Hudson Valley residents’ fears that our area is not properly prepared to defend against disease-carrying mosquitos may have been validated this week. According to News 12, a total of 29 confirmed cases of Zika infections have been diagnosed across both Rockland (10 cases) and Westchester (19 cases) counties. Eight of those infected are said to be pregnant, though Caren Halbfinger, Director of Public Affairs for Westchester County Health Department, tells Westchester magazine that none of that county’s infected were pregnant women. (Halbfinger confirms that the total numbers are accurate.) News 12 also reports that officials are stating all local cases have been contracted while traveling outside the country. Health-privacy laws have prohibited the disclosure of where they contracted it.
Zika spreads via an infected Aedes mosquito, but the infection can also be sexually transmitted, and result in birth defects (notably microcephaly) among pregnant woman. Symptoms are typically mild, so it may be difficult to detect. For a full list of symptoms, check the Centers for Disease Control website.
For more Zika-related information, New York residents can call (888) 364-4723 on weekdays between 9 am-6 pm.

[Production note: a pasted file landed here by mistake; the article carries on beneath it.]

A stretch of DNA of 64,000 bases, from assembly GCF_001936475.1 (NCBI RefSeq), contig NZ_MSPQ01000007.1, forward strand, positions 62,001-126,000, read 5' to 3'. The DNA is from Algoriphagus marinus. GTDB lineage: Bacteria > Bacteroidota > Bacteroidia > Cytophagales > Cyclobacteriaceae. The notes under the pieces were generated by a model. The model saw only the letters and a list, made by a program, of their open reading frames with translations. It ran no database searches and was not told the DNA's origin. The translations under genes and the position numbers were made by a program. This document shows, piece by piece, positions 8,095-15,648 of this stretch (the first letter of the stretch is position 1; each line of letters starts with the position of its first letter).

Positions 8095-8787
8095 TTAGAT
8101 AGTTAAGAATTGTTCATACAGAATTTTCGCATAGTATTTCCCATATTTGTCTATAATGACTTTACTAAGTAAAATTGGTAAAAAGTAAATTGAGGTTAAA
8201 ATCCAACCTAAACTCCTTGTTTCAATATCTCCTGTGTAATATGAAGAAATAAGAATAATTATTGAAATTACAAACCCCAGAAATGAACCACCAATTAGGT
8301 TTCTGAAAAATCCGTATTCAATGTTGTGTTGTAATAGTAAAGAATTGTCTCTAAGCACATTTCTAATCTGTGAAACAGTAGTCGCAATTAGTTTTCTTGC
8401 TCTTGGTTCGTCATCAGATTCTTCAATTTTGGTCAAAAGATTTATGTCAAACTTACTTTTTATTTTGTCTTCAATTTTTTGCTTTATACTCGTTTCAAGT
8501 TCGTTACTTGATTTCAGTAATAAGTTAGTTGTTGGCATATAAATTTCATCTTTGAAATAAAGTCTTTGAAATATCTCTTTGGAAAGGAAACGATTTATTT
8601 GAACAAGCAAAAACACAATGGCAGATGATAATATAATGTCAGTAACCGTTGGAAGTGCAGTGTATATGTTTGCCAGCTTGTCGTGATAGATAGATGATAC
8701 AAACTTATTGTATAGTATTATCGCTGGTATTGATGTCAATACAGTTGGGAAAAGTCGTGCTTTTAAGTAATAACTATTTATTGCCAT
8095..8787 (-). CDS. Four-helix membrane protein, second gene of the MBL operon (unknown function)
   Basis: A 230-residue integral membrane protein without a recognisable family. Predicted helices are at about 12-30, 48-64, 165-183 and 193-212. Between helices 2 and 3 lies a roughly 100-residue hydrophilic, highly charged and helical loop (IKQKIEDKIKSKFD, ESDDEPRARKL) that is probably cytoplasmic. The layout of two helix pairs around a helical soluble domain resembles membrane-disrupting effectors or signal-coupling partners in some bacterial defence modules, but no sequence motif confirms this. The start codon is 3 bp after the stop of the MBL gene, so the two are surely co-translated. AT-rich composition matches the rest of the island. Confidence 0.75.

Hudson Valley has placed calls with the New York State and Rockland County Health Departments and are waiting for comment. Updates will be provided as more information comes is available.
UPDATE (8/29, 10:06 am): The New York State Department of Health (NYS DOH) provided updated information on these Zika cases, clarifying that between Westchester and Rockland counties, there are 19 infected women, 3 of which are currently pregnant with no complications, and 10 infected males. Additionally, the NYS DOH provides these precautionary tips:
“Zika can be passed through unprotected sex from a person who has Zika to his or her sexual partner. Zika can be passed through sex, even if the person does not have symptoms at the time. It can be passed from a person with Zika virus at any time during their infection, and may also be passed by a person who carries the virus but never develops symptoms. Therefore, people whose partners have traveled to or live in an area with Zika can prevent Zika by using condoms (or other barriers that protect against infection) every time they have sex or by not having sex.
At home, while no local transmissions of Zika have happened in New York, it is important to take precautions against mosquito bites by wearing shoes, socks, long pants, and a long-sleeved shirt when outside for a long period of time. Applying a mosquito repellent containing DEET, Picaridin, Oil of Lemon Eucalyptus, or IR3535 is also recommended to prevent mosquito bites. It is also important to reduce mosquito breeding grounds,” such as outdoor containers, tires, garbage and recylcing containers left outside, gutters, bird baths, wheelbarrows, and pool covers.
UPDATE (8/26, 10:10 am): Previously, we stated that the Health Department confirmed none of the 19 infected Westchester individuals were pregnant women. That was incorrect. Two of the women were pregnant, but none of those infected are currently pregnant.